Linking art and psychology

  • Holistic health: Hannah King has just completed an internship working as a psychology assistant with Solstice (Photograph by Blaire Simmons)

The link between art and psychology may not be obvious to the uninitiated, but it was what set Hannah King off on her professional journey into mental health.

The ninth-generation Bermudian graduated with a bachelor of arts in art and architecture from Middlebury College, Vermont, in 2013, and has just completed a nine-month internship, as a psychology assistant at Bermuda’s holistic wellness centre, Solstice. As she prepares to begin her doctorate in clinical psychology this autumn, Ms King explained how her art education sparked an interest in psychology.

“Artists are multidimensional; we talk about maths and science. At university, we had an independent class where we often talked about memory and how we transfer our memories into our artwork.

“Every time you interpret a memory, it is reorganised. If you continually interpret a memory in a negative way, you will have a negative perspective.

“You can really manipulate and control how you view your memories in your life; that is how the neurons in our brain grow every day.

“I was young and didn’t know what I wanted to do with my life, but that was the first time I was really gripped by something. I was fascinated.”

Ms King, a graduate of Bermuda High School, is still summing up which speciality she will enter after completing her doctorate, but she does have several interests in mind.

As an avid sportswoman, she spent much of her childhood representing Bermuda in gymnastics. Her love of sports contributed to an interest in sport psychology while she was studying for a master’s degree at the University of Denver from 2016 to 2018.

“I was a springboard diver and had suffered several shoulder injuries,” she explained.

“I worked with a sports psychologist because I was not good at competing; I would show up on the day and fall apart. I became fascinated by the mental aspect of sports.

“The difference between first and second at the Olympics isn’t a physical difference. It is mental. These guys are swimming the same times, but, it is about how they can mentally show up on the day.”

Ms King also has an interest in brain injuries, having recently gained work experience at Craig Hospital, Colorado, which specialises in spinal cord and traumatic brain injury. She is also interested in integrative health, a relatively new healthcare system that provides mental and physical services under one roof.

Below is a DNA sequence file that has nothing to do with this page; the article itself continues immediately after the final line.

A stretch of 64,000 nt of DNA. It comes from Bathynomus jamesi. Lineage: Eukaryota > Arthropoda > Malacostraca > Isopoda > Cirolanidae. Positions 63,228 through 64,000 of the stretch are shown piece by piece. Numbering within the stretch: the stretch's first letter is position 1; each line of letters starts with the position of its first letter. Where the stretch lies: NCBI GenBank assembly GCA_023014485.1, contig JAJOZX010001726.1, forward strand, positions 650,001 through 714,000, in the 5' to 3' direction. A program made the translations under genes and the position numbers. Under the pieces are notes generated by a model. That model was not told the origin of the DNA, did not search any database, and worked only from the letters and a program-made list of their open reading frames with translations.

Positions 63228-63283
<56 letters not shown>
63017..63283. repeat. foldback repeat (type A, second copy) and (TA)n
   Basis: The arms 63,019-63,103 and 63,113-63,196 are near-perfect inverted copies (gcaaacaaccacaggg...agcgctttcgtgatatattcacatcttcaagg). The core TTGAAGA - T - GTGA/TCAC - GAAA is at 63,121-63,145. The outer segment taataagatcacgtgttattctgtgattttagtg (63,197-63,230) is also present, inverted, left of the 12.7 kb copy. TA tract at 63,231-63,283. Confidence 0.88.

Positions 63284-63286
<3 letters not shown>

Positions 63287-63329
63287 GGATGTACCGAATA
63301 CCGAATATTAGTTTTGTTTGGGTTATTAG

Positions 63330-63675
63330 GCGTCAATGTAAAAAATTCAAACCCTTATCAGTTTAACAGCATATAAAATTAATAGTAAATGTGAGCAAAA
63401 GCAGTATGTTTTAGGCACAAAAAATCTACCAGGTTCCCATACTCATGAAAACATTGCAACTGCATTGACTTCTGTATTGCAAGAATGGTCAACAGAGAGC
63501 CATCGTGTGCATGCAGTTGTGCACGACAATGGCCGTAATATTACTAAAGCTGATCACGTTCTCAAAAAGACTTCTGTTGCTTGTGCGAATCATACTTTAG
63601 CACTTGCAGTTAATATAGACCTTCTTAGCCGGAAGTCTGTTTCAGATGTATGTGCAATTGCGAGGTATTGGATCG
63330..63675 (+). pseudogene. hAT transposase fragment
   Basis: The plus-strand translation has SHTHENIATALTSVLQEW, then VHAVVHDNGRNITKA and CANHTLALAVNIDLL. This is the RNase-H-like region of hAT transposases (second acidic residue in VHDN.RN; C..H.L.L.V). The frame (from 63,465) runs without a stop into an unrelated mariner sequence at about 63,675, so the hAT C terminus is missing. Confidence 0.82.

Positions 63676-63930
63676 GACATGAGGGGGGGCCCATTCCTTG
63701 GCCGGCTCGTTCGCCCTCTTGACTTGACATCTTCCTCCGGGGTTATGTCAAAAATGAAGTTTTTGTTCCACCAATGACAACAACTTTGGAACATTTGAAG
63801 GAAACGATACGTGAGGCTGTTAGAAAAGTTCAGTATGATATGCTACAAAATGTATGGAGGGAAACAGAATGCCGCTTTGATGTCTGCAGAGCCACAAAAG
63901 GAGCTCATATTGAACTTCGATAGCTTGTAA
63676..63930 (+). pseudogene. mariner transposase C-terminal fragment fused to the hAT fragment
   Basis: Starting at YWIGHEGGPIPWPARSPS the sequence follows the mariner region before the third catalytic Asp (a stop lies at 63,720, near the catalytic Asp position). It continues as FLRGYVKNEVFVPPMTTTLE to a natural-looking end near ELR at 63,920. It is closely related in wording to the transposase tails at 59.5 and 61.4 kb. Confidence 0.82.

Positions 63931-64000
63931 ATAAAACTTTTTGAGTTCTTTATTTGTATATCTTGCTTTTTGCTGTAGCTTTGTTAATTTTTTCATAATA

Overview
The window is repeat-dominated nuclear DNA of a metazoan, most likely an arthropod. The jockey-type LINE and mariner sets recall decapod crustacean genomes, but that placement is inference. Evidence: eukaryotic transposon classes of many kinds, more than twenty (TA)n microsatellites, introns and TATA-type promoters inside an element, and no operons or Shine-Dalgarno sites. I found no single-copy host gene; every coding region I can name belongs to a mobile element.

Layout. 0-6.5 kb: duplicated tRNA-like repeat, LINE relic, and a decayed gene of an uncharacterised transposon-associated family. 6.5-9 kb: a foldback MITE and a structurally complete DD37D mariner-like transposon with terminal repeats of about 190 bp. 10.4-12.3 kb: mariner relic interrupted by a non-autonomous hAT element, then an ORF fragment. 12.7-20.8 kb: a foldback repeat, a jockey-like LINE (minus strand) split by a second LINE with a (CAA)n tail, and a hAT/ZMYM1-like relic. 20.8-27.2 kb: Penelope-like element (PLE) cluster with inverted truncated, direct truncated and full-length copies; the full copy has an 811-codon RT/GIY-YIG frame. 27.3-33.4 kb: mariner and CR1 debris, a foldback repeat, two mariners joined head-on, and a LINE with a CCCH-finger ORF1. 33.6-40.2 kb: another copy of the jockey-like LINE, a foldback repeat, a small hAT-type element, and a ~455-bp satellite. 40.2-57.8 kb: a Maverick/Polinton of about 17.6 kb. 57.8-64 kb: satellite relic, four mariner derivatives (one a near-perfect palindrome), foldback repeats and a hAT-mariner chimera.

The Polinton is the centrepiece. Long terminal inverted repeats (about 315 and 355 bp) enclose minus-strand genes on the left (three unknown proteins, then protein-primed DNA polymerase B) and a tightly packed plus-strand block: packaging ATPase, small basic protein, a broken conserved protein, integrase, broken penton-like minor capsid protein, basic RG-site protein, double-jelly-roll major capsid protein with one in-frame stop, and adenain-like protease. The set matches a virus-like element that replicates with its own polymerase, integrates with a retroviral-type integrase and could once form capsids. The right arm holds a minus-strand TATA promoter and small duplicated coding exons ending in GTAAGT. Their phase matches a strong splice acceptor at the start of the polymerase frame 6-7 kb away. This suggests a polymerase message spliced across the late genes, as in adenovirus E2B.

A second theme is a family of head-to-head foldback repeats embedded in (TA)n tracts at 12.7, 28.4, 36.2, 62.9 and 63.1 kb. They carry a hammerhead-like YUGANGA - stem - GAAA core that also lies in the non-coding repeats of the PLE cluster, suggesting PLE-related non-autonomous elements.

“I worked with athletes on how to recover from injuries and manage them while they are training. I also have a family member who sustained a brain injury, I have seen the effects that it can have.

“With integrative health, you have the clinicians, the psychologists, mental health workers, doctors and nurses all talking together about a patient and can refer to each other. It is a far more efficient system, I would love for the Bermuda Hospitals Board to consider adopting it.”

Ms King said that her time with Solstice has further influenced her goals and ambitions as a psychologist.

“I am still interested in integrative health, but now I am working with clients who are managing personality disorders.

“I am getting supervision and getting trained in new areas and so it has altered some of my goals. I expect them to change in the future as well.

“I do think that working in Bermuda has really given me a lot of confidence in the standards of mental healthcare, on the island.

“I was so happy to see that Solstice is providing supervision, maintaining confidentiality and privacy, working with doctors on the island and working as a team. They also invest in the community, so our clinicians have to take 10 per cent of their clients as pro bono, or reduced rate. We are not just looking at high-end clients, but making sure that everyone gets a session, which has been eye-opening.

“The biggest reason I chose the doctorate programme at Loyola University Maryland, is that Baltimore is a diverse city, and offers experience in working with lower socio-economic populations.

“There is a massive crisis going on in terms of the disparity between races and economic background and the clinic supports pro bono clients. It is fantastic training.”

Ms King says she would like to return to Bermuda one day to share her expertise.